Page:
Black Country Muse

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Alaska.
Site Owner
Posts: 1404

There was a great deal of upheaval following the English Civil War, and most were glad to see the Manarchy restored. Nobody foresaw though, that the lifting of some restrictions, would lead to problems we still have today. Largely still a rural Country in the 1690s, the growth of the industrial centres were just starting, Birmingham being the nearest to the area that would later become the " Black Country ". The tipple of choice for the major part of the population, was either Beer or Cider, although spirits were available, and one, which had appeared early, wasn't all that popular, as it tasted a bit bland. The Dutch, forever a nation with an eye on trade, took this spirit, and added the flavour of  the purple Juniper Berries. This drink they called " Geneva ", or as it became known, " Gin ". As the industrial towns grew, so did the popularity of the drink, mainly, as so much was being distilled, due to it's rather low price. The largest city in the Country, and also the most overcrowed, being London, it's not surprising that from here, the problem spread. Working and living conditions throughout the 18th century were pretty grim, no matter where you lived, and most sought refuge from the daily grind in drink. By the 1720s, Gin had become a way of life. Crime rose to staggering levels, and the sights that could be seen in most towns, would still shock most folk today.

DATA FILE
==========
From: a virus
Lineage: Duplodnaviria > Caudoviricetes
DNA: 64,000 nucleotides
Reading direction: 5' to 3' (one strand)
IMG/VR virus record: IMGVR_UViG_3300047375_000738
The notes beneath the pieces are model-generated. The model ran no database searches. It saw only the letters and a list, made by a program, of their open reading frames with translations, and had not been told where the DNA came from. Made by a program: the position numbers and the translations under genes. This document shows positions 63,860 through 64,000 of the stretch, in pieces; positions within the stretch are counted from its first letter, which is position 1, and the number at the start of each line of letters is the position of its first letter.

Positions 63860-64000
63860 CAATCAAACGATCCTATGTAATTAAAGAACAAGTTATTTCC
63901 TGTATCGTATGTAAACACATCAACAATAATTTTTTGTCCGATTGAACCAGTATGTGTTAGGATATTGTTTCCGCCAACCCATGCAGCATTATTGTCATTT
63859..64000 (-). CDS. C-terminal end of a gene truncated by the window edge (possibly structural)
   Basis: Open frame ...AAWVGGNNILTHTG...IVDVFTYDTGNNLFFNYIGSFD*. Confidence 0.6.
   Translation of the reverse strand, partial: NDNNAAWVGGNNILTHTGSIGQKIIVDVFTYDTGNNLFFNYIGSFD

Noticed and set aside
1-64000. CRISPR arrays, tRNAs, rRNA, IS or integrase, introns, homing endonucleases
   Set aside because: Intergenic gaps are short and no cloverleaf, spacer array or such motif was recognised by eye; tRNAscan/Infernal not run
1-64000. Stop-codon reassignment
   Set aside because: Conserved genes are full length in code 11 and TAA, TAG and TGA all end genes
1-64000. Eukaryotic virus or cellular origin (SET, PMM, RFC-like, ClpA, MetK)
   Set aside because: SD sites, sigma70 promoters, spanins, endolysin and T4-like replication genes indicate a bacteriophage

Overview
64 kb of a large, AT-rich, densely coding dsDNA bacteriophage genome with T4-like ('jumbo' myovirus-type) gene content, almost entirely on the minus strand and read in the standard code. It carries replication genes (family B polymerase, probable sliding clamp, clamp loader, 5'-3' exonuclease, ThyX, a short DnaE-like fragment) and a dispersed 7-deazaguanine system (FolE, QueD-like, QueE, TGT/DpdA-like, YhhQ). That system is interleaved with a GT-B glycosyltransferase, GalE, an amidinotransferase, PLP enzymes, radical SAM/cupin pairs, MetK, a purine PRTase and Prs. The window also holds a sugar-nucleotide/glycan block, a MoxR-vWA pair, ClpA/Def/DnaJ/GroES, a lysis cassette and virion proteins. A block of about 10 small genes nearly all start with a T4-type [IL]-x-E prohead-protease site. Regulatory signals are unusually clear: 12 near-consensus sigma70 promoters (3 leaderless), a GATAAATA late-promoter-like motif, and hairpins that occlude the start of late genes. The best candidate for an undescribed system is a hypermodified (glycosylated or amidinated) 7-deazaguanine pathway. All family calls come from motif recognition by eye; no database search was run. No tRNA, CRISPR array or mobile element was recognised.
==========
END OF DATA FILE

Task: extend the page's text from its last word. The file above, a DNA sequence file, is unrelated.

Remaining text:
There were reports of the dangers of excess in most of the Newspapers of the day, like the man who entered one establishment and proceeded to down two quarts of Gin, ( four pints ) in two hours. He dropped down dead immediately after this fete, but it was such a common thing, that it only warrented a few lines of type. Inquest Juries some got used to hearing other cases where the ammount consumed was even higher, one hardened drinker, only keeling over stone dead after drinking five quarts of the deadly stuff. ( 10 pints ) The price at the time was equal to three pence a pint, the drink only being served in quantities of a quart. It had several other names, " Blue ruin ",  ( the tinge given by the juniper berry ) " Mothers milk ", ( a reflection on it being most womens favourite tipple ) and " Mothers ruin ", ( which of course was the end result of too much consumption )  There's an old ryhme that sums up the situation quite well, for the women that is. " Little nips of Whiskey, little drops of Gin, Make a Lady wonder, where on earth she's bin ". To increase the attraction of the spirit, enterprising sellers set up establishments, for the consumption of the product in more salubrious surroundings, The Gin Palace. Soon, every City and town in the Kingdom had one, and it must have semed as though every citizen, even young children, were perpetualy drunk. It couldn't go on, and in 1735, the Government set up an enquiry, which resulted in the Gin Act,1736. This compelled the distillers to obtain licences, forced up the price of gin, and cosumption thankfully dropped. Not everyone though was happy, especially the workers.